“We lock up a huge number of people – something that no other country has tried to do in the history of the world,” Mills said.…
Chris Stevens, B.A. ’74, was part of a coffee revolution as one of the original four team members who launched Keurig in 1998. The company, which Green Mountain Coffee Roasters fully acquired in 2006, changed the way people brew and enjoy a cup of joe.
Diane Nash — one of the icons of the 1960s civil rights movement — will speak March 7 at Notre Dame Law School to deliver the Inaugural Dean’s Lecture on Race, Law, and Society.
Technology, especially in the digital age, can often be one step ahead of the law.
That’s something Mark P. McKenna knows well.
Former Presidents George W. Bush and Barack Obama both called for the closure of the Guantanamo Bay detention facility during their administrations, saying the costs of keeping the facility open outweighed the benefits, Paul Lewis, ’80, ’83 J.D., told students and faculty Wednesday at Notre Dame Law School. He said he hoped President Donald Trump would agree.
An NDLS Data Security Conference on Friday will focus on the legal and ethical issues in data security. The conference is cosponsored by the John J. Reilly Center and the Notre Dame Office of Digital Learning.
Four Notre Dame Law School students from the LL.M. program in International Human Rights Law recently won the Americas regional round of the Price Media Law Moot Court Competition.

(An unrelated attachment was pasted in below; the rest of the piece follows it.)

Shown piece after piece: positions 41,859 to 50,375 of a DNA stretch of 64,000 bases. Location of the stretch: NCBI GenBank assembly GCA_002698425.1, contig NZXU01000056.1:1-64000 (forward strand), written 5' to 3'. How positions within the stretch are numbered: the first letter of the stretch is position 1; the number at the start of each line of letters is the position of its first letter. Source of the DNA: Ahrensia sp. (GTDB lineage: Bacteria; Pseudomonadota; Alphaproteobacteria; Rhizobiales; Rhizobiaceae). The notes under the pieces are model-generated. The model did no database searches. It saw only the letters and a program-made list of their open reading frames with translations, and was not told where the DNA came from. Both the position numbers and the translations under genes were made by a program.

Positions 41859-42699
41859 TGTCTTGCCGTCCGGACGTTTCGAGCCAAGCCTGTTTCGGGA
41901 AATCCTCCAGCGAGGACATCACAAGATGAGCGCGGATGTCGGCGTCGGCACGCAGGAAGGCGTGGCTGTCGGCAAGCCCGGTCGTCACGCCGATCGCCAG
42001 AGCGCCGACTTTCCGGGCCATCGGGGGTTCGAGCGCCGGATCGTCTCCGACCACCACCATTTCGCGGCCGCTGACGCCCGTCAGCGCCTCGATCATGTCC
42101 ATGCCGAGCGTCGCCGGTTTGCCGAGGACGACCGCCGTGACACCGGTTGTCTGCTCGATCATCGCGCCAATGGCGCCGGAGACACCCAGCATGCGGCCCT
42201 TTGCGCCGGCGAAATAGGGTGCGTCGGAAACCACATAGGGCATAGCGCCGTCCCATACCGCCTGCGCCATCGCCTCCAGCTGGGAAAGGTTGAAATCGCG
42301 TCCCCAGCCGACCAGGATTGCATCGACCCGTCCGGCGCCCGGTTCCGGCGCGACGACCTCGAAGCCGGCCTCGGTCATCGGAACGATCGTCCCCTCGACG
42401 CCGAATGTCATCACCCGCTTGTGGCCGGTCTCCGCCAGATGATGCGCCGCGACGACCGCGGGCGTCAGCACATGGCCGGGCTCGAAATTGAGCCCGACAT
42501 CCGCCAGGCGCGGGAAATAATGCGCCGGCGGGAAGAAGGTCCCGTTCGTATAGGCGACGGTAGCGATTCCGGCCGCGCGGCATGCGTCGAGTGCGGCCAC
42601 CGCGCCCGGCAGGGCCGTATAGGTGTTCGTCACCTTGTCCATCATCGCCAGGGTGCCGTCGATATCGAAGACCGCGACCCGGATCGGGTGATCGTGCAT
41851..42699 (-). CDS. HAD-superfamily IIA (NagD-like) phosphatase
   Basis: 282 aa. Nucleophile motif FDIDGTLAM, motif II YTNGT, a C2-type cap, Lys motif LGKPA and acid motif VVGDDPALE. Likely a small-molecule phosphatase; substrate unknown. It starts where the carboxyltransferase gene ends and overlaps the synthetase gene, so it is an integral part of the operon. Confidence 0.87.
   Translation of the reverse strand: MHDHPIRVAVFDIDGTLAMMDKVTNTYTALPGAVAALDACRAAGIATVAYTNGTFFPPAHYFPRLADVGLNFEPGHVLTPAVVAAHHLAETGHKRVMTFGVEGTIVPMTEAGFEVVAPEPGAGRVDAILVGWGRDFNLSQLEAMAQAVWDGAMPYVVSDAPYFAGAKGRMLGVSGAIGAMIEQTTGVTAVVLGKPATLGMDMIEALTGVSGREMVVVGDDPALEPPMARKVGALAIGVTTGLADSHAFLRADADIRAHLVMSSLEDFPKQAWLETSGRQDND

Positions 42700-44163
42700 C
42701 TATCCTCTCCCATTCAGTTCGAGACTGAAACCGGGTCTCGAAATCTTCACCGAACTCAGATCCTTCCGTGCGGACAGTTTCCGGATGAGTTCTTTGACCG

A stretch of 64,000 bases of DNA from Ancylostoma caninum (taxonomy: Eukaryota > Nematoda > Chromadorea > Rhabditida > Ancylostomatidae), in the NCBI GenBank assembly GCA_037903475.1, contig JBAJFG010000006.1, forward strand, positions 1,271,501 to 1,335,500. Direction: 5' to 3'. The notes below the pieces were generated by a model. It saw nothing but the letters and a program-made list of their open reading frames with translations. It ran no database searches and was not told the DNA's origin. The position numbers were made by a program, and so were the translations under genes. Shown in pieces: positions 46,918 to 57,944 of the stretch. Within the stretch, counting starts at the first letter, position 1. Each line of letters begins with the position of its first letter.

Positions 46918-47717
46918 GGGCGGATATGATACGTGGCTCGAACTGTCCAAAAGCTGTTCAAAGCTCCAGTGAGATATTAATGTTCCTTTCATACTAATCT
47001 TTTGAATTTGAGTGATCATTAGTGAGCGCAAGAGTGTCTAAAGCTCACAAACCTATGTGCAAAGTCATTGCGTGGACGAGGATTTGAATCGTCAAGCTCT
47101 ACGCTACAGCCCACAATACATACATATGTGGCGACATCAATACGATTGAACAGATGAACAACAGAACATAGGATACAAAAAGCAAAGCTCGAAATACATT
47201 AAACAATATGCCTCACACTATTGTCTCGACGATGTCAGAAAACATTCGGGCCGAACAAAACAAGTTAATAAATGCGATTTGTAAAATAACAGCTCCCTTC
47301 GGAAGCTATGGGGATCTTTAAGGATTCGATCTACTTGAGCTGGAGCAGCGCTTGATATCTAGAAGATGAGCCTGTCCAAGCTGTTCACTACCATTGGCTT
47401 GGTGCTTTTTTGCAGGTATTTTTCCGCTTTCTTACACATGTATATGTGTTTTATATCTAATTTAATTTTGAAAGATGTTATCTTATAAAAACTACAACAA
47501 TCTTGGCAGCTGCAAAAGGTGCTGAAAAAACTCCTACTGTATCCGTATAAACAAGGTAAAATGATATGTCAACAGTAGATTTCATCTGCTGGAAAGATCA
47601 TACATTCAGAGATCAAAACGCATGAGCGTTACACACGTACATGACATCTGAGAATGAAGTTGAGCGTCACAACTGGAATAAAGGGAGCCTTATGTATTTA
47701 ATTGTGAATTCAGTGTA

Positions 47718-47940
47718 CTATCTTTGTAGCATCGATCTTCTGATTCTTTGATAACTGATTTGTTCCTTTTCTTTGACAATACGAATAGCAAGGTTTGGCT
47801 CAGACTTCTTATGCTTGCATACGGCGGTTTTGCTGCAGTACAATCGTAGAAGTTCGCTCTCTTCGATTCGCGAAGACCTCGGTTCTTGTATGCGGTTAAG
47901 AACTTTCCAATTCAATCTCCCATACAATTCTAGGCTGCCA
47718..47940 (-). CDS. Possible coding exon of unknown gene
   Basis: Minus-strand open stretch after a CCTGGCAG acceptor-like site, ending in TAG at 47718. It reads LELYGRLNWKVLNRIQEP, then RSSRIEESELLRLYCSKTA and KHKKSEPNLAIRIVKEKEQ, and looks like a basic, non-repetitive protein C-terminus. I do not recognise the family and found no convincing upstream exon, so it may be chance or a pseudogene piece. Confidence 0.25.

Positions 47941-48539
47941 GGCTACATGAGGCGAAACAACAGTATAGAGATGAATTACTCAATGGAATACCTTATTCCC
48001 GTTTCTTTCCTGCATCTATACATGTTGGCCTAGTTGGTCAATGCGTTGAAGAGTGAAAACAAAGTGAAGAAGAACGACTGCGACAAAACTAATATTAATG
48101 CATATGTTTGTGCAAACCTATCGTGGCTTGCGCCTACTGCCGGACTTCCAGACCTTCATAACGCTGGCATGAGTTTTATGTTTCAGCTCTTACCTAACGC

The team of Martins Birgelis (Latvia), Rachana Chhin (United States), Ruth Cormican (Ireland), and Jodi-Ann Quarrie (Jamaica) competed at Cardozo School of Law against several teams from across the Western Hemisphere on Jan. 25-29. They will move on to the final international round in April at Oxford University.…
The Notre Dame Law School’s Program on Church, State & Society will award up to three summer fellowships, in the amount of $10,000 each, to students working for a religious institution in a legal capacity for the summer of 2017.
Students and alumni from coast to coast gathered to meet and learn more about local markets — and enjoy a great time!
Russell Lovell, ’66 B.B.A., professor emeritus of law at Drake University, will speak to Notre Dame Law students about how they can make a meaningful impact on society over the course of their legal careers. Notre Dame’s Center for Civil and Human Rights will host the event at 4:00 p.m. Jan. 19, in 1130 Eck Hall of Law. Lovell’s talk will also focus on his work on civil rights legal issues.
Martins Birgelis stood as if to address the bench, squarely before the jury box in McCartan courtroom. “But you see,” he said, “in this position I can’t be seen by the camera. I have to stand forward a little bit.”
A group of Notre Dame Law students is headed to Vienna, Austria, next semester to participate in the Annual Willem C. Vis International Commercial Arbitration Moot.